In SEO copywriting, the way things change is pretty astounding. So here’s an SEO tip: dial it back a little.

The way I have been seeing the SERPs behave lately, they are not favoring the heavy-handed keyword slam. The opposite seems to be true.

In the past, it may have helped you to have your keyword in the meta title, alt attributes in images, and sprinkled naturally throughout your text. That hasn’t changed – all of those things are good.

What is not good, is aligning them too literally. You pound one keyword to death – at the expense of it working well anymore. Variety. It is not simply the spice of life, it is also good for your handling of keywords.

Simple Example Using Business Turtles

You have a page about business turtle resort getaways in the islands somewhere. Pretty all the time (business turtles deserve only the best). So you want to rank well for “Business Turtle Spas” and “Business Turtle Resorts” is a secondary keyphrase you target. 

In the title, try: “Exotic Business Turtle Spas | Resorts for Business Turtles.” 

  • I have an exact match of the targeted keyword placed one word into the title.
  • The preceding word is what I call a relative modifier. I think “exotic” might not have too much interference, given it is referencing a spa. In this case, one word is sufficient. A relative modifier adds just a little padding before the optimizing begins. It is worth noting if you ask me.  
  • I pick up the secondary keyphrase as well due to L-R word order, and scoop a few related combinations.

Business Turtle Spas - Where a Corporate Turtle Can Be a Corporate Turtle

In the H1 tag, I don’t want to hammer the keyword to death. Try: ” A Spa and Resort Every Business Turtle Will Adore

  • I am not concerned as much with the keywords: I am aware of them. I imply them. I am after the reader here. And the bots. There’s that balance thing you need to achieve again, kids – discuss.
  • You may have to come back and rework this later, to make it effective. Sweating a title is not a crime – it is what carries the power of the message many times. Think of the turtles.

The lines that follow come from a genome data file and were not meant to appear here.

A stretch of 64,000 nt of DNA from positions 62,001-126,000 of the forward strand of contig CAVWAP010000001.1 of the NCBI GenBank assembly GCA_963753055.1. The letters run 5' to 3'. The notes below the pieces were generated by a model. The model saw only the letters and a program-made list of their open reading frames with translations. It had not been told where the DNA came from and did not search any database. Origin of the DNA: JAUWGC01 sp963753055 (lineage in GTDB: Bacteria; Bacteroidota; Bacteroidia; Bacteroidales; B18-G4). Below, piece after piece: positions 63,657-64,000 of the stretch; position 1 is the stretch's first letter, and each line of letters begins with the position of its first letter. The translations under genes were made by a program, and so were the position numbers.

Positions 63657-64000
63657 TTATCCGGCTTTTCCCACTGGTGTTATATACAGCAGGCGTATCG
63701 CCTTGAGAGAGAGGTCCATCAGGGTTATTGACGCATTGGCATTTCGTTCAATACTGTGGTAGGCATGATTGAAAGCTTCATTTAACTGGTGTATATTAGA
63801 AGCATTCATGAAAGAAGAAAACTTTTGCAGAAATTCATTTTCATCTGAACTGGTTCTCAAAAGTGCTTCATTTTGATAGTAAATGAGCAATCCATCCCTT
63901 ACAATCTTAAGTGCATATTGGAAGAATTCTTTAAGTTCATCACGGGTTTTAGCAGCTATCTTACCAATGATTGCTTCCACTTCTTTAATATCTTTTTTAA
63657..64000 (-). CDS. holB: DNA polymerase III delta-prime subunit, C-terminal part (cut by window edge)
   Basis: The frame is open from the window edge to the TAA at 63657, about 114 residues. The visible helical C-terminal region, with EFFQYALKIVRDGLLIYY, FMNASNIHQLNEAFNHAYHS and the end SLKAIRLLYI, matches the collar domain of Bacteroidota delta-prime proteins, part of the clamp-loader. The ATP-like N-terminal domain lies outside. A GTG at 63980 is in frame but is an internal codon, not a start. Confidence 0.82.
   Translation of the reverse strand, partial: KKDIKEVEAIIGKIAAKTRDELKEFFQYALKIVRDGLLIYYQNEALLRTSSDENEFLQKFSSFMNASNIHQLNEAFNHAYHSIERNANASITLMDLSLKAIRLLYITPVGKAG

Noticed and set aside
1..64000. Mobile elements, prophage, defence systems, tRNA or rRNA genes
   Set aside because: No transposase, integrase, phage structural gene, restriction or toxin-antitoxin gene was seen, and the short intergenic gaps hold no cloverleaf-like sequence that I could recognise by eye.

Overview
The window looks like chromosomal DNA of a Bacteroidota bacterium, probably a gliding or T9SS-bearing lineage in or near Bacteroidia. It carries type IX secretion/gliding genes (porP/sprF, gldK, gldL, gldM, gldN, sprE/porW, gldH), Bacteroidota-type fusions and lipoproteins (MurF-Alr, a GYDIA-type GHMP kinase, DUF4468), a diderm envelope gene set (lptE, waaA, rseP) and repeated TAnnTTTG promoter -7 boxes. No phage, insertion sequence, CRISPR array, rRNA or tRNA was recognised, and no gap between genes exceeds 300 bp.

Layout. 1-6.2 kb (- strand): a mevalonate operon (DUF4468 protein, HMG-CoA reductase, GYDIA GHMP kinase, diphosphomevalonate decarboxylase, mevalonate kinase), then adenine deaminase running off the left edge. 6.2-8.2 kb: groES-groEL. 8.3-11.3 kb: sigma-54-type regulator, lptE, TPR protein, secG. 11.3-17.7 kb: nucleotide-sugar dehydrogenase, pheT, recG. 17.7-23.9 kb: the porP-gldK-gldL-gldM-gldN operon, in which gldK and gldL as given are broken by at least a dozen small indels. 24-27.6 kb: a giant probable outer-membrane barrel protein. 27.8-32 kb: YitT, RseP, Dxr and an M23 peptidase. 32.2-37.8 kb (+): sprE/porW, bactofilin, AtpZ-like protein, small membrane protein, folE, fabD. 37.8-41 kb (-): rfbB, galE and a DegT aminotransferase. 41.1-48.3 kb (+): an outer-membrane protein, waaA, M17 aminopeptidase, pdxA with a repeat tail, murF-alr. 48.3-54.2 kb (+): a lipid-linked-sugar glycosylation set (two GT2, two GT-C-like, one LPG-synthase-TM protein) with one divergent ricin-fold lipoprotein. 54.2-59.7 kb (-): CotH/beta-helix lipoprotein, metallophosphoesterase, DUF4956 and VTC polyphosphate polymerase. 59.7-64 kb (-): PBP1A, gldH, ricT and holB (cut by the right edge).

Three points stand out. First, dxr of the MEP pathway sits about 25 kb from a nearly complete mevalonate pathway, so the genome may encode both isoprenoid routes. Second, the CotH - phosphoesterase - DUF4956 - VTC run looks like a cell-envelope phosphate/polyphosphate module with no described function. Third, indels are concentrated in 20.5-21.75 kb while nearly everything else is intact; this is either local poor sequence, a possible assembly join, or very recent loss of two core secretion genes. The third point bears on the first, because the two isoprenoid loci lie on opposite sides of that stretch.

• Aim it at the reader. This is on-page, so the bot becomes the passenger, behind the users and turtles. Or even I suppose is more accurate…but when in doubt, readability for the win.
  • Don’t think this is not effective toward the larger keyword just because you don’t use the keyword exactly.

In the body then, it is a light, relevant sprinkling of variations and synonyms we are seeking. The title and H1 will connect with one or two mentions sprinkled naturally within a few hundred words. The rest should not be direct.

The more competitive the term, the more information the surrounding text should carry. Repetition or (shudder) density might play a SMALL part here, but it is usually small. I think, the more competitive your niche, the more unique and valuable your content must be.

Everyone with a tent on the beach will be clamoring to get a piece of the hot Business Turtle spa action. So they will repeat that term as many times as possible on a page to try to dominate. If you, instead, blend your keyword only a few times (maybe 2, maybe 3, maybe one) and keep the paragraphs on-topic, you can substitute variations of the keyword (singular for plural, synonyms) and do very well.

Worth noting, to me.

How much is too much then? You tell me.